When we walked into the Boston Garden that night, and a reefer cloud of smoke reached all the way down to our ankles, I was petrified. I spent the entire concert in a state of panicked alert, waiting to trip out again as I had the year before when I’d smoked marijuana and hallucinated from it.  To better understand my problems with narcotics, please see my blog entry “Drugged.”

That was more than thirty years past.

It’s 2010. Suzanne reminds me of how I’m challenging myself and pushing my limits, of how I’m growing.

I can board trains, buses, and escalators and walk into the Izod Center arena in the State of New Jersey – so far away from my home in Massachusetts – to see a legend like Prince. When we first walk in, I note the music is way too loud. I feel the drums vibrating in my chest and the guitars searing my eardrums. That kind of physical stimuli can still give me panic. I remember how strong I am, what good shape I’m in, at age 48. I have worked hard (for decades) to reclaim my ability to attend rock concerts, to attend life.

Of course, it helps to have a supportive lover/friend by your side.  Thank you, Suzanne. And it helps that smoking of any kind is no longer allowed in public places. So there is no cloud of reefer smoke infiltrating my nostrils and making me hold my breath and squirm in terror. The worst we run into at the Prince concert is a young woman who tries to hustle us into buying her a beer at the concessions. “I’m thirty years old,” she lies. “And can you believe I left my ID at home?” When we tell her that we won’t buy her alcohol, she says, “You guys, suck.” I don’t hear this but Suzanne tells me later. Suzanne looks at me and says, “Thirty years old, my ass.”

It’s all so easy now.

Prince is gorgeous. One cannot help but stare at his phenomenal presence and physical beauty. He reminds me of my twenties, the age I was during his rise to fame during the 1980s. I feel a kinship with him because he can bring back my youth, just by standing up on that stage and singing the songs of 25 years past. He can bring that youth to me now, now that I am healthy enough to breathe it in deeply.

I am so calm as I watch Prince dance and listen to him sing those amazing songs: Let’s Go Crazy, Kiss, Purple Rain, 1999. The idea of panic fades away to the mustier regions of my brain. I eat a giant pretzel and drink red Gatorade and hold my girlfriend’s hand.

And later, I will curse the New Jersey-ians running up the escalator. Life is so much better now.

Reunion – Why do I remember you? Why Do you remember me?

My 30th high school reunion begins as most of the stories of my life do — with an embarrassing moment.

“You have something on the back of your pants,” the young woman at the registration table says. I figure her age to be somewhere between 15 and 17. I will soon learn she is one of the daughters of the reunion organizer, graciously and helpfully volunteering as the Stoughton High School Class of 1980 saunters into the Holiday Inn. And one of us – me, of course – has something foreign and inappropriate stuck to her ass.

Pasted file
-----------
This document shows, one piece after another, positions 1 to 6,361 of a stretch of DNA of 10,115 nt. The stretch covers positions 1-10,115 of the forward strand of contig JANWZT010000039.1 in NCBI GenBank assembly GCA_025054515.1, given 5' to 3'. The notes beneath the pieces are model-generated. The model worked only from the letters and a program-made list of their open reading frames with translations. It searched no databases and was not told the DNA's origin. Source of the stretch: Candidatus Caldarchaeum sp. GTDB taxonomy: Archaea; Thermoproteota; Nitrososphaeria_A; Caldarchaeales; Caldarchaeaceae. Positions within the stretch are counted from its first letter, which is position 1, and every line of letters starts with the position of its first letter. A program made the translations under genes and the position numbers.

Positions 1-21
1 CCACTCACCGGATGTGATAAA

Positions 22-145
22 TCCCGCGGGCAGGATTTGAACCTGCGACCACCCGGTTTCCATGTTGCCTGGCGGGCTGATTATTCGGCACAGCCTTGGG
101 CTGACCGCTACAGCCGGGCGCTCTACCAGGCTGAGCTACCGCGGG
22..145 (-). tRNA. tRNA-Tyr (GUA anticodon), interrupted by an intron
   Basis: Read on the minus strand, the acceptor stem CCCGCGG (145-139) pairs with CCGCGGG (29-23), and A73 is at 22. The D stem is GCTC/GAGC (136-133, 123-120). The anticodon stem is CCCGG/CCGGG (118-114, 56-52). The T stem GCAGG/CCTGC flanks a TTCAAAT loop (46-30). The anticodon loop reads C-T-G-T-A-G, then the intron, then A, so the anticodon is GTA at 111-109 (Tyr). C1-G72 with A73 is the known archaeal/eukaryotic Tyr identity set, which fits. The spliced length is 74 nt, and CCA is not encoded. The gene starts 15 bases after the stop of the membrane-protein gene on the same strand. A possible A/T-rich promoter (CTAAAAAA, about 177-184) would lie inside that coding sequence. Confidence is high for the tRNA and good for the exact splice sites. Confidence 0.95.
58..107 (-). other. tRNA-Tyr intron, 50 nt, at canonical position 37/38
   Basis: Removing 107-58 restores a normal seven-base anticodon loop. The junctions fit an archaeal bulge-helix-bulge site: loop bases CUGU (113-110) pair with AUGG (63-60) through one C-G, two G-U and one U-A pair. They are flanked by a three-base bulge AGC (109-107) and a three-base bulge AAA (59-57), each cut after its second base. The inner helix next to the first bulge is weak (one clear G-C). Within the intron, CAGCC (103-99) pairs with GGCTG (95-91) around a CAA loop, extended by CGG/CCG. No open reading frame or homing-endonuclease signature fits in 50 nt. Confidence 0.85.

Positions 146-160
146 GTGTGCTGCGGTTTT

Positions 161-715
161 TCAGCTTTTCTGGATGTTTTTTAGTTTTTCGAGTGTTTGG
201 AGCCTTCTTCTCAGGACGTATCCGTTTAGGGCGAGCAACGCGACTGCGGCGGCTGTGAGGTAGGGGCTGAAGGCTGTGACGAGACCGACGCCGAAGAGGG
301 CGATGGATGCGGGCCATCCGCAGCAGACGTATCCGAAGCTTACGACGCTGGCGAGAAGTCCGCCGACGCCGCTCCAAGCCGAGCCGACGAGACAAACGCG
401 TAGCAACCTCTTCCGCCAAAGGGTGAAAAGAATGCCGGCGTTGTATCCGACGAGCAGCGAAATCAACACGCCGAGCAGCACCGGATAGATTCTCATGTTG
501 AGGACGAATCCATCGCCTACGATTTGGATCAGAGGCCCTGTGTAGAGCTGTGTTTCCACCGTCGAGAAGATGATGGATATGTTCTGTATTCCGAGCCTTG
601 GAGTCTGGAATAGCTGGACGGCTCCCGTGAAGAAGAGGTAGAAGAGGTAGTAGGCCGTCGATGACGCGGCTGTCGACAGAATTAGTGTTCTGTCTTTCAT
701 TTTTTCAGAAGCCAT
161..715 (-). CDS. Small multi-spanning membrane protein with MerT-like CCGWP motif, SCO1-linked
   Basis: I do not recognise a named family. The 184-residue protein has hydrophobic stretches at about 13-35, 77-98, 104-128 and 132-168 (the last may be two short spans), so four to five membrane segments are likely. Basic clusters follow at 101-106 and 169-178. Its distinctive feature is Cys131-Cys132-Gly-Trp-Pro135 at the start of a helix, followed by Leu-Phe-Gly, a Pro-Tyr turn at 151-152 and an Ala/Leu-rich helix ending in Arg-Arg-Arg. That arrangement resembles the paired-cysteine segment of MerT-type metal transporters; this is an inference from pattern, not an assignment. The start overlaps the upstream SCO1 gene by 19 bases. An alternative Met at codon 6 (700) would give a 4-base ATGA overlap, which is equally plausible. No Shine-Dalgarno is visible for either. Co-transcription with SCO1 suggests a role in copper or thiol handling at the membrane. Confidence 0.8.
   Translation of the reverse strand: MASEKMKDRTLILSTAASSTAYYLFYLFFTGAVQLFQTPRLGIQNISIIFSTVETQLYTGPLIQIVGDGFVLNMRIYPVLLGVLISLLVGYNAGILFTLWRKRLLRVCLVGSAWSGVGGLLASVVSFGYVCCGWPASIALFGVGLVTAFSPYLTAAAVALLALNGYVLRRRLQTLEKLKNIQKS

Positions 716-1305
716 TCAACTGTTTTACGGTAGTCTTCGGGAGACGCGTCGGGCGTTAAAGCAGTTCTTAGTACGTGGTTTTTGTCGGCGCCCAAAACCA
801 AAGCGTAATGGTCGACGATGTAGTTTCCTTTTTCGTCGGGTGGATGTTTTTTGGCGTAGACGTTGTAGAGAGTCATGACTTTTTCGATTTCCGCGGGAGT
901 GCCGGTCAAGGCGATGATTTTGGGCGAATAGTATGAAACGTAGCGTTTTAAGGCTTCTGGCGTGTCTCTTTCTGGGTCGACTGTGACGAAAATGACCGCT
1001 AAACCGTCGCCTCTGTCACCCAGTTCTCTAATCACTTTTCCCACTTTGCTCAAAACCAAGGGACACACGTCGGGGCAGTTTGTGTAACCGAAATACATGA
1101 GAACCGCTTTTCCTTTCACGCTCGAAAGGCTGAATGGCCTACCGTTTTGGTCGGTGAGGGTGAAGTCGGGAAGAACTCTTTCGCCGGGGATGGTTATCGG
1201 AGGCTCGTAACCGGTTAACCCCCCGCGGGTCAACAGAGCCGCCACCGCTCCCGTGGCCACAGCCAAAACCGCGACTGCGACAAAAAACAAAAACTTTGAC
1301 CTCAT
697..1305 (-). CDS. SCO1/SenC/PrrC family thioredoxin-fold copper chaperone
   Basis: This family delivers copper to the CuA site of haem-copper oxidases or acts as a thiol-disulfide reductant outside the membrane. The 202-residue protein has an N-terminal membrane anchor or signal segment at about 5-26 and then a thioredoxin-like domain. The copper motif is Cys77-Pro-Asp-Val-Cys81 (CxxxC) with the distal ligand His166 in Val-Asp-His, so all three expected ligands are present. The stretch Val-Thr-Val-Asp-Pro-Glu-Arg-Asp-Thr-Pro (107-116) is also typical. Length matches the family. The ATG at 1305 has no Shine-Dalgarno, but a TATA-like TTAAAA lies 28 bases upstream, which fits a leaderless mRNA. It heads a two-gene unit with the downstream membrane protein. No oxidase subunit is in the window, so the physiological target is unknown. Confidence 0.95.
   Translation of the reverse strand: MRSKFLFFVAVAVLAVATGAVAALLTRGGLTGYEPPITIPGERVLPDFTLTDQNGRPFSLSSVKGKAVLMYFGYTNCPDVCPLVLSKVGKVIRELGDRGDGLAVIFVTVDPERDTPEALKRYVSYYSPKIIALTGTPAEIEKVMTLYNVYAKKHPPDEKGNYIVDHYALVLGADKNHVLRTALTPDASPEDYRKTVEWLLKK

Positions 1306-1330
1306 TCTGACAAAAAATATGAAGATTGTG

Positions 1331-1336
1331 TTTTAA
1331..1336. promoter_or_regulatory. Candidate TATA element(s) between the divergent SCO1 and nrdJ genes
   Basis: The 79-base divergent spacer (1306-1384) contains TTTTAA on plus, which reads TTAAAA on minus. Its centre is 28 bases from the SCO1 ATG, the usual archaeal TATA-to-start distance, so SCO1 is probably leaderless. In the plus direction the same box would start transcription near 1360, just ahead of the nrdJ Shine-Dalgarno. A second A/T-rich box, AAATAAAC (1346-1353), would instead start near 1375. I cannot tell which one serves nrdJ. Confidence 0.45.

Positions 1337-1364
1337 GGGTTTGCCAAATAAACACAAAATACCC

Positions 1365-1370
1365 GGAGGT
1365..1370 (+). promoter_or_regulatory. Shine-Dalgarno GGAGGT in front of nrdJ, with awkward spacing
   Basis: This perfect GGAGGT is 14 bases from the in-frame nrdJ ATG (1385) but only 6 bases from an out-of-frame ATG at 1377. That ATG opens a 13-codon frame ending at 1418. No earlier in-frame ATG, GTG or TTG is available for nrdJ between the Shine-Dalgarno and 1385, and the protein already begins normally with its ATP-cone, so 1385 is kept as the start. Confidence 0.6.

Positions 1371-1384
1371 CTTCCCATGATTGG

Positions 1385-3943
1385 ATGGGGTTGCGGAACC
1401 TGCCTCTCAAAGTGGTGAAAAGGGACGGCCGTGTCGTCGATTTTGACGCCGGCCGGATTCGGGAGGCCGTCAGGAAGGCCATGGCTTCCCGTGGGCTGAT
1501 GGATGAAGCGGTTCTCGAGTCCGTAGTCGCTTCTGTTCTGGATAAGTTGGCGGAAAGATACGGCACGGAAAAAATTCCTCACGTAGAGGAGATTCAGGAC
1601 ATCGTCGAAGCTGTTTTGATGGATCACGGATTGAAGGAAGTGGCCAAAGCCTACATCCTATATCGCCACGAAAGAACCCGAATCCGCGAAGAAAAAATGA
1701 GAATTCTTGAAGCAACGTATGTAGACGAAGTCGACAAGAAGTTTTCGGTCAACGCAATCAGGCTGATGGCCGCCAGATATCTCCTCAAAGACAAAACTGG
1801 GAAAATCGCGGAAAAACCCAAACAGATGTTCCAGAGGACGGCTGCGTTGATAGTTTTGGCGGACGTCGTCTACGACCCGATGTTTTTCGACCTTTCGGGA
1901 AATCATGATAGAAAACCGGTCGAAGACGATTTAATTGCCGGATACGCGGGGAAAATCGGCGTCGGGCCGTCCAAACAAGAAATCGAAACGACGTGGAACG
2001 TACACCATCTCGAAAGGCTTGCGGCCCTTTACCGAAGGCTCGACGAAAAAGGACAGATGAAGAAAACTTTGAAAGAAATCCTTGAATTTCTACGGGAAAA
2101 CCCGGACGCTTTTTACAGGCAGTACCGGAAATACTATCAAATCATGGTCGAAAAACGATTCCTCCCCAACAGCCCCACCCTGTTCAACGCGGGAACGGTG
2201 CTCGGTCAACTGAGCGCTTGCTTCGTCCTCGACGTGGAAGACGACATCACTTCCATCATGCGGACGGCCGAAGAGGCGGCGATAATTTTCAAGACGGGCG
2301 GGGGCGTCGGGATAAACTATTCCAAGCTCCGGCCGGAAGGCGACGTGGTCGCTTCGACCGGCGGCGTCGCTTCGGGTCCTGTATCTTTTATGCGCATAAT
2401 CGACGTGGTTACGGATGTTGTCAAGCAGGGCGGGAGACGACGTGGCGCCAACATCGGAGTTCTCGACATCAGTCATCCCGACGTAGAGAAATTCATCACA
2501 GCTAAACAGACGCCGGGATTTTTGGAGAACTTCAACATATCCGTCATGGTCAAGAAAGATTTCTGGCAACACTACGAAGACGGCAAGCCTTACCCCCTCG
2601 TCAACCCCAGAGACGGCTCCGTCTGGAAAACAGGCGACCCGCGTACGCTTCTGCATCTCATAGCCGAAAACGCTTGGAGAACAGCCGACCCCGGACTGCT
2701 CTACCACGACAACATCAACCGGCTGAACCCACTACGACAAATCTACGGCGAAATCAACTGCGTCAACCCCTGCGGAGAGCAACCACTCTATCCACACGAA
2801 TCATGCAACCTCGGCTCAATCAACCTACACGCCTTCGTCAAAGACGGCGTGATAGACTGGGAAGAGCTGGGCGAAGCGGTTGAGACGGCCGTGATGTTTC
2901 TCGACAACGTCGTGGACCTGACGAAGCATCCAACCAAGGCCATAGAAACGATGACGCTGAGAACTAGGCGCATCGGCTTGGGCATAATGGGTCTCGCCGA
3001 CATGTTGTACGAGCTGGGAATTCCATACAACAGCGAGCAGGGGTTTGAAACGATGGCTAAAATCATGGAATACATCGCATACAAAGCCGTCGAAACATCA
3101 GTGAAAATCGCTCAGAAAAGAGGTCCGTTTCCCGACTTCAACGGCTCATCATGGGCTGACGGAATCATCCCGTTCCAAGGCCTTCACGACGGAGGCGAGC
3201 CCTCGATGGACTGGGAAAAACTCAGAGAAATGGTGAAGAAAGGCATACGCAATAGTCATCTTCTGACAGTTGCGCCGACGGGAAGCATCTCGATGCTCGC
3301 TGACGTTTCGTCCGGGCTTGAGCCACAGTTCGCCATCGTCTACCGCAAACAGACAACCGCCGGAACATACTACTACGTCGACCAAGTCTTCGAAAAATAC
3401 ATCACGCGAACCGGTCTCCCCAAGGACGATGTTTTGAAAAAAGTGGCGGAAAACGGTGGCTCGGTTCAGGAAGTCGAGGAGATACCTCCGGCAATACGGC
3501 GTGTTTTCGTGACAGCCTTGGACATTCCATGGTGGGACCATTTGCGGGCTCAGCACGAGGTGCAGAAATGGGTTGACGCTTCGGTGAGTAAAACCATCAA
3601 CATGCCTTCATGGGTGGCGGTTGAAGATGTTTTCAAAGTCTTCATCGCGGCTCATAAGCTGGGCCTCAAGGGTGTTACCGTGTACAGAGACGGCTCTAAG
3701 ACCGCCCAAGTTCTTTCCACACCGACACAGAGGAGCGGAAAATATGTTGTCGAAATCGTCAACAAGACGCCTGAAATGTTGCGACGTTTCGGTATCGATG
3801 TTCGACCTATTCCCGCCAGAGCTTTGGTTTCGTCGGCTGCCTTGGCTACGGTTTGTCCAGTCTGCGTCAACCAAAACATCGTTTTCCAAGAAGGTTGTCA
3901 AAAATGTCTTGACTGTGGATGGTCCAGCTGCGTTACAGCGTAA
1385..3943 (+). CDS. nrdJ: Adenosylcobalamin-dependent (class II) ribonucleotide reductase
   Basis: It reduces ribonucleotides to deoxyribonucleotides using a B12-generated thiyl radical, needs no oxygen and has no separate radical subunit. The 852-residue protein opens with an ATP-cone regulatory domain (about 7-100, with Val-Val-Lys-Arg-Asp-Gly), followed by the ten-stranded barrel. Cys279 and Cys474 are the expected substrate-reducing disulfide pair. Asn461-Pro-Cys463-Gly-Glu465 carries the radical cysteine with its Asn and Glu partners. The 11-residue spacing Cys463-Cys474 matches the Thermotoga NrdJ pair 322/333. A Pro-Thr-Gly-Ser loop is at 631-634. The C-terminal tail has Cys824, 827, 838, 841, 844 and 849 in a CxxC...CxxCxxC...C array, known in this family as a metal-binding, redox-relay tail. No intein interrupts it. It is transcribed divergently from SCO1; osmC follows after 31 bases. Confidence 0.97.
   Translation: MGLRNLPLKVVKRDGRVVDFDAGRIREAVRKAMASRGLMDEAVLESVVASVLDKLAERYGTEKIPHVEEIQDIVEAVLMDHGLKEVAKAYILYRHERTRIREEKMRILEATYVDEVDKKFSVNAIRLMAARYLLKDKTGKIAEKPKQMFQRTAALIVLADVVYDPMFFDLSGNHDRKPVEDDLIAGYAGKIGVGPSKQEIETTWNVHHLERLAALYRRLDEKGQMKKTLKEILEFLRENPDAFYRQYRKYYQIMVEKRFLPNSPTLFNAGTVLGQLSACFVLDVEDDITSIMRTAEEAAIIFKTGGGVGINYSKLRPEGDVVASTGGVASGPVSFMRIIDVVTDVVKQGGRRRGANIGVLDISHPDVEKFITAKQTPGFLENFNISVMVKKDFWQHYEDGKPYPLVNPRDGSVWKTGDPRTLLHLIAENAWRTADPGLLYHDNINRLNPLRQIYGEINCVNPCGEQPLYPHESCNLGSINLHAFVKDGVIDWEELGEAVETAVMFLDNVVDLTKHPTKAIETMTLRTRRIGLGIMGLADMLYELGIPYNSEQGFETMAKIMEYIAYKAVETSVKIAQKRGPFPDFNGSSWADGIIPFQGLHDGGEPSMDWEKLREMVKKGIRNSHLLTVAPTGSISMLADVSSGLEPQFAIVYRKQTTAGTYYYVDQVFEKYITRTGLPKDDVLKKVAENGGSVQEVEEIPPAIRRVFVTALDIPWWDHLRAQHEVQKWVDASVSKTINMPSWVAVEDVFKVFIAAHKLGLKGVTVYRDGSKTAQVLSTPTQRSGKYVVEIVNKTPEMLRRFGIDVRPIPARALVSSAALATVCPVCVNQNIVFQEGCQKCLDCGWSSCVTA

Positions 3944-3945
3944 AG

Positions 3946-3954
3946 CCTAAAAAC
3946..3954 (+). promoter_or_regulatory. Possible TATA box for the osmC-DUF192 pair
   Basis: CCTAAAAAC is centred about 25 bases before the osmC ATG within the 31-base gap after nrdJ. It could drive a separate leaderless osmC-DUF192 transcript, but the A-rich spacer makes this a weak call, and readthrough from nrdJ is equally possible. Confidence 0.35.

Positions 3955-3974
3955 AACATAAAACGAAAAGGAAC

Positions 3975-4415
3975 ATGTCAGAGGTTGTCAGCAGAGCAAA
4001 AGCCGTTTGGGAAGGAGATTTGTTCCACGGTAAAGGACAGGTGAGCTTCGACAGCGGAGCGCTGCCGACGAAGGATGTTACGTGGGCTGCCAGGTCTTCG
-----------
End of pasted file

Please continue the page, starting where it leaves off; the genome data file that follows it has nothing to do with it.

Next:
I wonder: What could it be? I don’t have my period, I have not peed my pants — have not had nor done either of those things in quite some time. I have not shat myself. I am wearing midnight black pants. Did I sit in a bucket of white flour? Did I eat any mauve-colored yogurt? I’ve been known to fling that stuff around. Is there a big, ugly, sticky glob of  undefinable muck on my ass? How bad could it be? I smile at the young lady. I use my fingers to diddle blindly at the back of my pants. I say calmly, coolly to the girl, “I can’t feel anything.”

Her face is red. Mine is middle-aged.

If you’ve been following my blog, you are not surprised to learn that here I am, standing at the threshold of  my 30th high school reunion with the first boy (now man) I ever dated by my side as I feel up the back of my ass with my fingers. If you are new to my blog, let it be known to you: This is a typical scenario in my life.

I see that the young lady is mortified but I must ask, “Since I can’t find anything, what is it, then?”

“It’s a price sticker,” she says. She moves toward me, tentative and brave. At that moment, I think she may die from embarrassment. I am amused by this.

“Is that all it is? Oh well.” I am trying to calm her anxiety over my pants. I mean, the things that might have been stuck to my ass (see potential disasters as mentioned above such as bodily fluids, indefinable gunk, shit, wildly flung pink yogurt, etc.) The young lady takes the sticker off for me since I have apparently become helpless in my middle-age. I thank her and smile.

Time to ponder two curious aspects this “something on your” pants incident…

First, I’m not nearly as mortified that something is stuck to my pants as the young woman is who notices it. I joke with her, “As long as it isn’t a sign that says, ‘Kick me.’ Hahahaha.” She does not laugh. Sometimes it’s good to be middle-aged and feeble-minded rather than teenage-ed and sharp-minded. Things sticking to your ass don’t matter anymore, not after all you’ve been through in your life. Colonoscopies. The death of parents. One, two, three or more broken hearts. Bad jobs. Prejudice. Discrimination. Sexual harassment. Bad drug trips. Bad bosses. Bad dates. BAD DATES. What is a sticker on one’s ass after all of that?